On September 6, 2023, the results of the nationwide popular polls were tallied to select the next presidential candidate for Morena, Mexico’s incumbent party. Just hours before the results were announced, prominent candidate Marcelo Ebrard voiced concerns about the integrity of the counting process, calling for a complete restart. He pointed out a “worrisome” 14.4% incidence of cancelled ballot boxes in Morena’s main survey. Ebrard also accused the use of police force to prevent his supporters from placing their ballots. Furthermore, he argued that Morena had operated on a clientelist structure which conditioned citizens’ social benefits to promote support for his rival. His plea was dismissed by party leaders, who proceeded to declare Claudia Sheinbaum as the winner.
Mexico’s political history under the single-party dictatorship of the PRI famously included a tradition called dedazo, in which the incumbent president handpicked the next presidential candidate. As a party representing a new political promise – ‘La Esperanza de México’ – Morena has sought to distinguish itself from the PRI. Leading up to Sheinbaum’s nomination, both Morena and its leader, Mexico’s incumbent president Andrés Manuel López Obrador, had vowed not to replicate such a practice. However, due to the vote’s perceived irregularities, Ebrard accused Morena of mimicking the methods of the old authoritarian party. Indeed, Sheinbaum had long been seen as the protégée of Mexico’s President and a favoured candidate within the party. The swift and unanimous support for Sheinbaum among party governors following the poll count – despite Ebrard’s objections – further ignited suspicions about the party’s commitment to a transparent candidate selection process. On September 10, Ebrard formally appealed for the party to acknowledge process inconsistencies, but the party leader simply responded by reaffirming Sheinbaum’s candidacy.
Under Mexico’s electoral legal framework, political parties are responsible for selecting their candidates through internal procedures. Whatever procedure a given party chooses signals how they want to project their image to potential voters. If Ebrard’s allegations are verified, Morena’s procedure in the 2024 presidential candidate selection will struggle to be considered free, fair and democratic. Furthermore, the party might prove to have disrespected the rights of citizens who participated in the poll. It may even result in a violation of campaign rules established by the INE (Mexico’s national electoral institute), and consequently a misuse of public funds designed to support parties’ campaigns.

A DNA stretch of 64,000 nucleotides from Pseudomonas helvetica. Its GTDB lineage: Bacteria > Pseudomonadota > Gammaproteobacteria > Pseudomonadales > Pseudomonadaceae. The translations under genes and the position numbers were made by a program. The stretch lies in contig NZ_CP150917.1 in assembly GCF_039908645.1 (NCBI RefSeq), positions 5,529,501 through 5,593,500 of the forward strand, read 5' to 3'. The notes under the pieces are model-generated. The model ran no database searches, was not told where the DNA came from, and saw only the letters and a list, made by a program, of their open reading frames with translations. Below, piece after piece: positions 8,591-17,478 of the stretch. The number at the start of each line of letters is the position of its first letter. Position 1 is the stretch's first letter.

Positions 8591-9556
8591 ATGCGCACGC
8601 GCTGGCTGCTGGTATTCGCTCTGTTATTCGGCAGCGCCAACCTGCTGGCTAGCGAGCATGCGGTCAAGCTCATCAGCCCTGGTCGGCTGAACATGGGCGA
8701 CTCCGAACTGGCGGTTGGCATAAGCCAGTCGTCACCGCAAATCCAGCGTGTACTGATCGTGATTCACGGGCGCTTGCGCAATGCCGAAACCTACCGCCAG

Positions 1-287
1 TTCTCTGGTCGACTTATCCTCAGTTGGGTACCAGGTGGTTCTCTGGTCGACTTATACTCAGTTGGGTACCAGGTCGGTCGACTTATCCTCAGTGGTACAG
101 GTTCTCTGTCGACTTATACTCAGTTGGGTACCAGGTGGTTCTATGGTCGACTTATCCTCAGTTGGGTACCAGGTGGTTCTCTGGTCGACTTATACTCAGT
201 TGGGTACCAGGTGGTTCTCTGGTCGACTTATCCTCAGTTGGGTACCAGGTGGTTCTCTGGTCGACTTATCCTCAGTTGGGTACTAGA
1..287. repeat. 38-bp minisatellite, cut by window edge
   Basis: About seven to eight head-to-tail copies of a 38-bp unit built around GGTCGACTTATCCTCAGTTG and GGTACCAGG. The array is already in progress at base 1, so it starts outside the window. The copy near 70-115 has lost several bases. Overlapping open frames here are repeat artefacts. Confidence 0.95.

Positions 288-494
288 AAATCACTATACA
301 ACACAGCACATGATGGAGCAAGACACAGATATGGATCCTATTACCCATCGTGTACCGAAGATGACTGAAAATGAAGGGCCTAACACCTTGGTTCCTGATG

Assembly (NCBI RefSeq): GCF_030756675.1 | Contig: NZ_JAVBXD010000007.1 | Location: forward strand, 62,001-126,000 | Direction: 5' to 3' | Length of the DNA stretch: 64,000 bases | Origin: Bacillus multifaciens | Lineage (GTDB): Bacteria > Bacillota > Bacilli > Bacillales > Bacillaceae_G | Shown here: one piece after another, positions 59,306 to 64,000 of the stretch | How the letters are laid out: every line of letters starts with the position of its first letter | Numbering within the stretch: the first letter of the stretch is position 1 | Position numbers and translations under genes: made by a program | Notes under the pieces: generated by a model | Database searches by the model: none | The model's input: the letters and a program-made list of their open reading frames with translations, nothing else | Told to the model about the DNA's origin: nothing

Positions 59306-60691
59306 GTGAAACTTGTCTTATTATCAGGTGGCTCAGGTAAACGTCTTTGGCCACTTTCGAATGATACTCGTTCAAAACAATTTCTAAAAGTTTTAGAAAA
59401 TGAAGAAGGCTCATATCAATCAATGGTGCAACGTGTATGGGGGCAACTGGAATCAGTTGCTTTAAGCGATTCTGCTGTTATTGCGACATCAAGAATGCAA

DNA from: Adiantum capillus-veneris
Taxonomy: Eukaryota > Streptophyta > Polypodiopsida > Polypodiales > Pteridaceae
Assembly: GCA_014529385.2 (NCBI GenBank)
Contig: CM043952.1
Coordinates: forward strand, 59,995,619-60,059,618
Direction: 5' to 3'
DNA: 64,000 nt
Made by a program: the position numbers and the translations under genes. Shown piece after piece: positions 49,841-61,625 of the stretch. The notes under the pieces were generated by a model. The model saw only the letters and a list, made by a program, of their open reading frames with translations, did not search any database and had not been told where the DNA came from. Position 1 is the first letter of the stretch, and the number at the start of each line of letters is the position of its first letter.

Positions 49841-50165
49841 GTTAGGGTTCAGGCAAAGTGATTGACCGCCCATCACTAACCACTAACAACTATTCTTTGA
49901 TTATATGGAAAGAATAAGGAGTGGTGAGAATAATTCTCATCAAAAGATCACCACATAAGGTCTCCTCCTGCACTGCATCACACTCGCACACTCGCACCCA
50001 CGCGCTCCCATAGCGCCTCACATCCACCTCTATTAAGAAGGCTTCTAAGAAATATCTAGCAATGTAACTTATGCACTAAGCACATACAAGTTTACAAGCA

These issues raise questions about the legitimacy of Mexico’s electoral system. Did Morena’s presidential polls violate Marcelo Ebrard’s right to seek political office, protected under Article 35 of Mexico’s Constitution? Crucially, what this right entails is not entirely clear cut, neither in law nor in literature. Consequently, this article explores current international legal frameworks and insights from political theory and comparative politics to develop a conceptual account of what the right to seek political office is. I argue that the right to seek political office is not composed of a single claim, but rather of three. If Ebrard’s allegations are true, one of these claims has indeed been violated, which we can call the right to candidacy.
The right to seek political office is referred to using varied terminology, across different contexts. The Mexican Constitution refers to this right as a “right to be eligible to run for all elected positions” (my emphasis). Canada’s Charter of Rights and Freedoms dictates that every citizen has a right: “to vote in an election of members of the House of Commons or of a legislative assembly and to be qualified for membership therein.” Notably, there is no reference in the United States Constitution to a right to seek political office, not even in terms of protection against discrimination, as is the case with the right to vote in 14th amendment. However, the right to seek political office is understood, at least by some courts, to be a protected constitutional right.
Moving to the international level, the American Convention on Human Rights guarantees a right to “vote and be elected”. The African Charter on Human and People’s Rights currently upheld by the African Union (AU) states more generally that all citizens have a “right to participate directly in the government of their countries”. In addition, the International Convention on the Elimination of All Forms of Racial Discrimination protects “the right to participate in elections-to vote and to stand for election on the basis of universal and equal suffrage.”